The world makes two billion coronavirus disease 2019 (COVID-19) vaccine doses a month, yet 95% of people in low-income countries have yet to receive a single dose, said Dr. Jerome Kim, director general of the non-profit International Vaccine Institute.
“Manufacturers deserve a lot of credit for developing vaccines within 11 months of the identification of a pathogen,” Dr. Kim said in a Nov. 22 discussion at the Future of Healthcare Week Asia event organized by The Economist. With the uneven global distribution, however, “there’s something about making regionally that we have to work on in order to achieve the kind of equity we’ve been talking about.”
To prepare for the next inevitable pandemic, issues on equitable distribution — including strengthening manufacturing and diagnostics capacities on the regional level — have to be addressed.
Funding for COVID-19 treatments, diagnostics, and equipment is short by $13.7 billion as of October, according to the World Health Organization (WHO).
“When you look at the map of where variants are being sequenced, when you look at the map of where COVID-19 diagnostics are being done, they’re not being done in countries with the burden of the highest number of unvaccinated people,” Dr. Kim said. “What’s emerging in those areas and what have we really done to address this?”
Omicron, COVID-19’s latest variant, was first reported to WHO from South Africa on Nov. 24. Only five of Africa’s 54 countries are on track to reach the target of fully vaccinating 40% of the population by end-2021.
Asian countries, said Dr. Kim, have done well on keeping people alive while having reasonably functioning economies.
“It’s hard to say there was a country with a playbook that everyone knew was going to work,” he said. “I don’t want to say cut them some slack, but it is very difficult to devise policy in the middle of the pandemic.”
Taiwan, which had a streak of 253 days without a single reported infection between April to December 2020, was earlier hailed as one of the world’s COVID-19 success stories.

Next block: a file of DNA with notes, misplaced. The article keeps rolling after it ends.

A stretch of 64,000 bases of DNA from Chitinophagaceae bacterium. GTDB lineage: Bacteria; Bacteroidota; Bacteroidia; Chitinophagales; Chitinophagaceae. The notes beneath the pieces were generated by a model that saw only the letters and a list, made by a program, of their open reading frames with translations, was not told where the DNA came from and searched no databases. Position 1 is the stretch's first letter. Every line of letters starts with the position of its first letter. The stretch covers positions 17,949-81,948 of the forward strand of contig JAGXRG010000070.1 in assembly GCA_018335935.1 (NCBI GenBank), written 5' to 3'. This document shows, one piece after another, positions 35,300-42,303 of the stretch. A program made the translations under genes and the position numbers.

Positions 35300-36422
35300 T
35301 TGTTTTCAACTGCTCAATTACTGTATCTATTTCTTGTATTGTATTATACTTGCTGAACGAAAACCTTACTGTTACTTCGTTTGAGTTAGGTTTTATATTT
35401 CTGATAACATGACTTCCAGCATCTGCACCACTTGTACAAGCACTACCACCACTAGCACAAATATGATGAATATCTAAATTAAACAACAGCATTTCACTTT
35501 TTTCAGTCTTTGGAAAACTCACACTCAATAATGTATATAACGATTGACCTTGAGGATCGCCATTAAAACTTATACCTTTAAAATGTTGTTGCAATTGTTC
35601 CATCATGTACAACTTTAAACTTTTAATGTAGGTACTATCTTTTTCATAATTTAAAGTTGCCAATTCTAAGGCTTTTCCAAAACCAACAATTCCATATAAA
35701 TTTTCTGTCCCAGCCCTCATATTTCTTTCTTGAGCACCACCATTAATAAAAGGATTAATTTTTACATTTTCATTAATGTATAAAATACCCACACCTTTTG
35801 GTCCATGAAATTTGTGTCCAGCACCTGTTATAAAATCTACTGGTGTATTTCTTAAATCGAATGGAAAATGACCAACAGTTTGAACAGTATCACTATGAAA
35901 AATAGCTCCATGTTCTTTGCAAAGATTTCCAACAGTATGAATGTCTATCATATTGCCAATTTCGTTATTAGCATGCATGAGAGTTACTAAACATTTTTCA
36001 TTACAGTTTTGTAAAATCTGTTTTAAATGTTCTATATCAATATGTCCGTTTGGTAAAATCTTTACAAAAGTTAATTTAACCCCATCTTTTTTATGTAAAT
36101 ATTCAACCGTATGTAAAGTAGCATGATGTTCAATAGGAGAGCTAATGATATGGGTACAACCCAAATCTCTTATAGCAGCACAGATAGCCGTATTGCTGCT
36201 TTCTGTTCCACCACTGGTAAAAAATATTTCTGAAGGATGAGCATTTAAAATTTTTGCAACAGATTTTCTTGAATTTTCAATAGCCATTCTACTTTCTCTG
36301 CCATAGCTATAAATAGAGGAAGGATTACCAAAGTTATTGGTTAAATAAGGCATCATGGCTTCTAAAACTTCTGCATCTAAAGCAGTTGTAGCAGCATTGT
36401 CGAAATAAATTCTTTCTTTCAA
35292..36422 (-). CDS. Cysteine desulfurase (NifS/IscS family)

“We have done to the extent possible the best we could,” said Kung-Yee Liang, president of Taiwan’s National Health Research Institutes, adding that government transparency helped gain public trust. “We learned from SARS, MERS, and influenza. I think the public has been well-educated on wearing masks and washing hands.”
WATCH OUT FOR AMR
Not to be discounted is the looming threat of antimicrobial resistance (AMR), which was also tackled at the Nov. 22 event. AMR refers to drug resistance that is driven by the misuse and overuse of antibiotics, which encourages bacteria to evolve to survive and develop new ways of beating the drugs.
“The current crisis has reinforced the need to develop medicines now — to prepare for the next public health,” said Pierre Gaudreault, Pfizer Biopharmaceuticals Group’s president of Asia (emerging markets). “Unlike COVID-19, AMR is a threat that we’ve seen coming for years.”
The World Bank’s 2016 research shows that AMR could cost 3.8% of the annual global Gross Domestic Product by 2050.
China, Mr. Gaudreault said, has a very strong antibiotic stewardship program. The said program was created in synchronization with the pharmaceutical industry, and encompasses physician training, tracking systems, as well as the deployment of educational tools for patients.
“It’s a good example of what we could replicate in some other countries in Asia,” he added.
In Taiwan, a survey found that 85% of individually acquired AMR in came from the farm system.
“There were constant talks between the Ministry of Health and the Ministry of Agriculture on whether we could have better regulation to prevent this,” Mr. Liang said. The balance between farming for profit and human health is not easy, he added. “I am hopeful that this crisis will draw attention to this [concern].” — Patricia B. Mirasol